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  • Writer's pictureAndrew Clarke

Tickford Mustang ‘Bathurst 77 Special’

This is a story in two parts. Because if I don’t tell you about the legend, the Bathurst 77 Special by Tickford won’t make much sense. Actually, it does in its own right, but you really need to understand why it is what it is.

The first legend is that of Allan Moffat, a gruff Canadian born racer who built a car racing team that dominated the 1977 Australian Touring Car Championship, and then the famous Bathurst 1000. Moffat and teammate Colin Bond were not beaten in the Championship, in fact only once was the result not first and second and headed to Bathurst hot favourites despite a September resurgence from Peter Brock.

They dominated The Great Race, running one-two for most of the 163 laps and seemingly in total control with 15 laps left. Then Moffat lost the brakes in his two door Falcon and that set up the most iconic imagery in Australian motorsport. He drove those laps without brakes, which if you have seen the track is pretty impressive in itself. By the end of the race the two Falcons were side-by-side, number 1 heading number 2 down Conrod Straight and then across the finish line. The TV was amazing.

As a young kid, this blew my mind. I was a Moffat fan.

Which fitted well with the other part of this story. My first automotive love was the Ford Mustang, which when it came about in the 1964 (before I was alive by-the-way) was a Ford Falcon with a stunning body. After those first cars, Ford was not kind to the Mustang, and from the early 1970s to just a few years ago it was an ugly duckling pretending to be something special.

But that has changed. The new model has captured everything about the original that made it special, and that fact the car is a runaway success tells you they nailed it. There is a mid-life facelift coming soon which will improve that even more with some more up-to-date safety devices and dealing with a couple of other issues.

Ford in Australia can’t sell enough of the base car, and that is where Tickford comes in. Tickford wanted to do something special to announce its return (arrival really) on the scene as a builder of fast cars, so 40 years after that iconic it tapped Moffat on the shoulder and took the two legends and merged them into one very obvious statement. In much the same way as Mr Incredible and Elastigirl combined to give us Dash, a superfast kid, Tickford has taken Moffat circa 1977 and combined it with the Mustang to make one of the world’s great muscle cars… complete with race paint and numbers exactly like the 1977 Bathurst winner.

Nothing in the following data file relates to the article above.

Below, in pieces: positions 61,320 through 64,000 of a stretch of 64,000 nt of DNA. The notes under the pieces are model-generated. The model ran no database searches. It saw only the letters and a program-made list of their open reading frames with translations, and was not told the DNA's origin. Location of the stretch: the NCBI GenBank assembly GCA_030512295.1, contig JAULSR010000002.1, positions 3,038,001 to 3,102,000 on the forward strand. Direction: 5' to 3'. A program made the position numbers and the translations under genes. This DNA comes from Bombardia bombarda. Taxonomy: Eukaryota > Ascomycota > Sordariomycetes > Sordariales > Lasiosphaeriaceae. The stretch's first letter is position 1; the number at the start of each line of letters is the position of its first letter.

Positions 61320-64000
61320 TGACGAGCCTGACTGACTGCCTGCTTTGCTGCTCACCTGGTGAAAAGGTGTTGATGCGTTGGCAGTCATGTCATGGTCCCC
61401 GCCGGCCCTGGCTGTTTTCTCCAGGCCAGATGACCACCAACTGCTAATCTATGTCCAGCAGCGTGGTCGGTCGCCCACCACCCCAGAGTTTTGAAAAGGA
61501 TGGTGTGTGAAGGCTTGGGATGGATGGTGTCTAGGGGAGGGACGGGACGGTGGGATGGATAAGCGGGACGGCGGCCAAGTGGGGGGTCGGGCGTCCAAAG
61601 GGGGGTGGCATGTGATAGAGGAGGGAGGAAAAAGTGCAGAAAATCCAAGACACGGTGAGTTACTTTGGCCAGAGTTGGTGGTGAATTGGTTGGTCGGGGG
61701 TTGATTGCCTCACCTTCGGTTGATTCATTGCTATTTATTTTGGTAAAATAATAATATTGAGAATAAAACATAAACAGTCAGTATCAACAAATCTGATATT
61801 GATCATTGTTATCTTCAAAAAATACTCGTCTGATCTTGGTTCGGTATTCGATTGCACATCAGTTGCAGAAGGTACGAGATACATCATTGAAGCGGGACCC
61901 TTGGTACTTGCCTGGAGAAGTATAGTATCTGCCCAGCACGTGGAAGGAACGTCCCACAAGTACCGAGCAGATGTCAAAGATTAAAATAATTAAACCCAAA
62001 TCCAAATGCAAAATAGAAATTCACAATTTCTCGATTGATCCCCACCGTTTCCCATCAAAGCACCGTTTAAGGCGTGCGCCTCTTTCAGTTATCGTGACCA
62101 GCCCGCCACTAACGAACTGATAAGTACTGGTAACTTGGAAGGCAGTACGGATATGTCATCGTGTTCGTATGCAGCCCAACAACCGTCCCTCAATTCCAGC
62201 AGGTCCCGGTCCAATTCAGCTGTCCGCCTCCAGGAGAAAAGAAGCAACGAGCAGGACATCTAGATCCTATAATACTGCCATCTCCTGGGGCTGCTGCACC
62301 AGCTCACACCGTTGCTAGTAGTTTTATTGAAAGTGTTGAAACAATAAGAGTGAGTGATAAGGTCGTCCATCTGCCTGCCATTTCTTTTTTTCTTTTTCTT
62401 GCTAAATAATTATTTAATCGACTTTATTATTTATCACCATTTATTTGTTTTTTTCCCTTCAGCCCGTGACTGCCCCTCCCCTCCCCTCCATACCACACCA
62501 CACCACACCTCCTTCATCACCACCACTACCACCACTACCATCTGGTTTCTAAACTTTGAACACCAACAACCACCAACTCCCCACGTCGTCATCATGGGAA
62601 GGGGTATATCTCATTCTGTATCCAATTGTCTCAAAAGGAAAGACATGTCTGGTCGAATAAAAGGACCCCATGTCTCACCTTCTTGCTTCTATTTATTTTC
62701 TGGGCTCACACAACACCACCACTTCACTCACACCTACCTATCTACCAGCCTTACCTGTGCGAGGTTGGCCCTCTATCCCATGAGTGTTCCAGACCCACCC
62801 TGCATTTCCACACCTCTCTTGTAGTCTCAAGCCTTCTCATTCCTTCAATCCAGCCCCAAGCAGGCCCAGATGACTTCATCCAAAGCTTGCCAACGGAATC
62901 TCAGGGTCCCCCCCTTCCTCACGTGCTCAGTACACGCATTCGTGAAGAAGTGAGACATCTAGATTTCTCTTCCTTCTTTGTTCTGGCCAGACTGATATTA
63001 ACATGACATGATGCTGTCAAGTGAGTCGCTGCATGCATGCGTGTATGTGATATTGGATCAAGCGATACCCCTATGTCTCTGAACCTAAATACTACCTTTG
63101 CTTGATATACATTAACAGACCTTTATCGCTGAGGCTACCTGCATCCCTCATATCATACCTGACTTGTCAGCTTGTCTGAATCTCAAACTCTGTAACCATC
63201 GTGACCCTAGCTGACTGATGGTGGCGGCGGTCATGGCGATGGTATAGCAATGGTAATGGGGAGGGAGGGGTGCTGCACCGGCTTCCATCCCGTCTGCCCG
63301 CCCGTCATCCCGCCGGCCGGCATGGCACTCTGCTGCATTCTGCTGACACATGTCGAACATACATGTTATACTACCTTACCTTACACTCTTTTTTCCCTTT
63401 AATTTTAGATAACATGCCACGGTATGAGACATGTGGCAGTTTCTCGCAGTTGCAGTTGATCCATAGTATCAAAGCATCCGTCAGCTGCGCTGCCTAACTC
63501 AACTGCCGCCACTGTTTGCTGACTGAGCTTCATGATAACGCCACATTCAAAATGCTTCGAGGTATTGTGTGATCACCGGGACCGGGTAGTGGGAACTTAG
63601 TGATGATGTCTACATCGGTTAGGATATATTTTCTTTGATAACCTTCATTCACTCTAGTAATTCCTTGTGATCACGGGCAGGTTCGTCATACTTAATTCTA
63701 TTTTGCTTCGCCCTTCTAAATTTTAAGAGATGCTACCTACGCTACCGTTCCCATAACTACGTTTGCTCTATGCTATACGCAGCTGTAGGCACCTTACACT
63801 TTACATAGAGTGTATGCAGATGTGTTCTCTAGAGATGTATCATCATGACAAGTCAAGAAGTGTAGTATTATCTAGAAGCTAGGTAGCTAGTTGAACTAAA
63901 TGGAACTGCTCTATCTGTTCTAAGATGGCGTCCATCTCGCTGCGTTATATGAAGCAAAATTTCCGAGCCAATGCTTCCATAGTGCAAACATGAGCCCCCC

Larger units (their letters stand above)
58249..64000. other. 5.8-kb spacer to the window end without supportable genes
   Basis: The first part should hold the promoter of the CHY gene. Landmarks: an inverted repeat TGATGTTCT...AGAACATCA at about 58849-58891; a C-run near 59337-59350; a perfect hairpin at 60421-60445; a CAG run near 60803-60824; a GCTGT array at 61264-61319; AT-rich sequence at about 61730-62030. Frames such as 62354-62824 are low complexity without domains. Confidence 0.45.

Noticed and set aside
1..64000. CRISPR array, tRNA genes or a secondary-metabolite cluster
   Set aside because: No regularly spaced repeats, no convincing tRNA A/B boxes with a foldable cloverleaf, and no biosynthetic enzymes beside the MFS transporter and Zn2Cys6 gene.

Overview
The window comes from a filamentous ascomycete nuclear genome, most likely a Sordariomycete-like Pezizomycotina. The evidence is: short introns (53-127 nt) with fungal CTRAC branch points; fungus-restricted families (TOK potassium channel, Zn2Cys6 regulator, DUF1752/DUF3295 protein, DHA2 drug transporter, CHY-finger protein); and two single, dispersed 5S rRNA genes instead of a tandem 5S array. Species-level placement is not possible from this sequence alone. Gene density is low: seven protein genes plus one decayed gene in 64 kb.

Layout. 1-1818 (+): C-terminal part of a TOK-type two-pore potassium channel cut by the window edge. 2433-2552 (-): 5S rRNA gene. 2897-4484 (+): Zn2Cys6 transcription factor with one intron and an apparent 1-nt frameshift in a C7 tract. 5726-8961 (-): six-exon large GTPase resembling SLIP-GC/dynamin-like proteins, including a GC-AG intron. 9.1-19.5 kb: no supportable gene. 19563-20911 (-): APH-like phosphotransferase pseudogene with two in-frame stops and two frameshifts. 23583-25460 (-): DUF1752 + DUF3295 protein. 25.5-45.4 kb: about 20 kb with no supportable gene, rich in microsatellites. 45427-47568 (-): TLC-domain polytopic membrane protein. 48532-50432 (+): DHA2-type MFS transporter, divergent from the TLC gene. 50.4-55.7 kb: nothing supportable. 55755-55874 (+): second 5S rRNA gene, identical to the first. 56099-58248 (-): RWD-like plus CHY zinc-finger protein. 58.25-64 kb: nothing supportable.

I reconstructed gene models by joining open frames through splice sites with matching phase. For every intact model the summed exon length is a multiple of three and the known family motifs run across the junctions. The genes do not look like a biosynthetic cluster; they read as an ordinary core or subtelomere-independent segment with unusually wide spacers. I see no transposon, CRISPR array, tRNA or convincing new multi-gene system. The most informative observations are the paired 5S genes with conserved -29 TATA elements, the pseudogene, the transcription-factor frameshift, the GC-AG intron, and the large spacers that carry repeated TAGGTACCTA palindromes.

People will stop and talk to you when you drive a car like this and kids do stop and look. But that is not what makes you feel good when you drive this car, it is the experience that does that. It is not a perfect car, but that also is not the point.

The Package

Essentially you buy a base car and head to Tickford before you have driven it too much, and then the team that builds Bathurst and Championship winnings cars goes to work. Obviously there is the paintwork – including either number 1 or 2 as a delete option, but I would guess no-one will opt for number 2 unless your name is Bond – and the bespoke interior, but the real work is under the skin because anyone can stick racing stripes on a car.

The power train cops a working over, and then the suspension, tyres and brakes are all upgraded. So let’s have a look at what $65,000 buys.

We’ll start with the power. The big 5.0L V8 is supercharged and supplied with a new exhaust system. The supercharger is what is known as a Ford Performance Roush stage 2 unit, and it is fully ADR compliant meaning it has no legal, insurance or warranty issues. The exhaust is designed by Tickford, and adds to the drama and speed. It is not ear splitting loud, but it makes itself known and helps push the power from around 300kW to more than 540kW – which is a very big number.

Let’s put that into perspective for a second. It is as much power as I can ever remember having on the road and is only just a fraction short of the (V8) Supercars that are built in the next building. The tuning has tried to make it as driveable as possible, but on Melbourne’s wettest weekend of 2018 it always felt threatening. Tail slides were easy and sometimes not asked for, but eventually your brain tunes into what lies beneath your right foot.

A day on the track is needed to full understand, that’s for sure. Even a weekend with no rain. Hint.

The suspension tweaks run deep too. The car runs 25mm lower, and for my old frame with wonky knees you are most certainly aware of that, but it also cuts an amazing visual treat too, so long as you don’t scrape too much coming in and out of the driveway. I’d have to modify my driveway!

For those interested, there are H&R coil-overs and dampers. The strut towers have extra bracing for stiffness and to cope with the power, and then brakes are pushed out to the sort of stoppers a car this fast needs. They work beautifully with amazing feel and power. The 10 spoke alloy wheels are 20 inch jobs with Michelin Pilot Sport 45s on, wider on the rear that the front providing a little offset and plenty of grip.

It comes with either a manual gearbox or an auto which has a proper sequential setting. We had the auto and it worked well, you just had to pay attention to the sport mode which alters the traction control settings, taking it out of wet weather mode. With the auto, aside from the look, you can be subtle and just trundle around. That got boring though.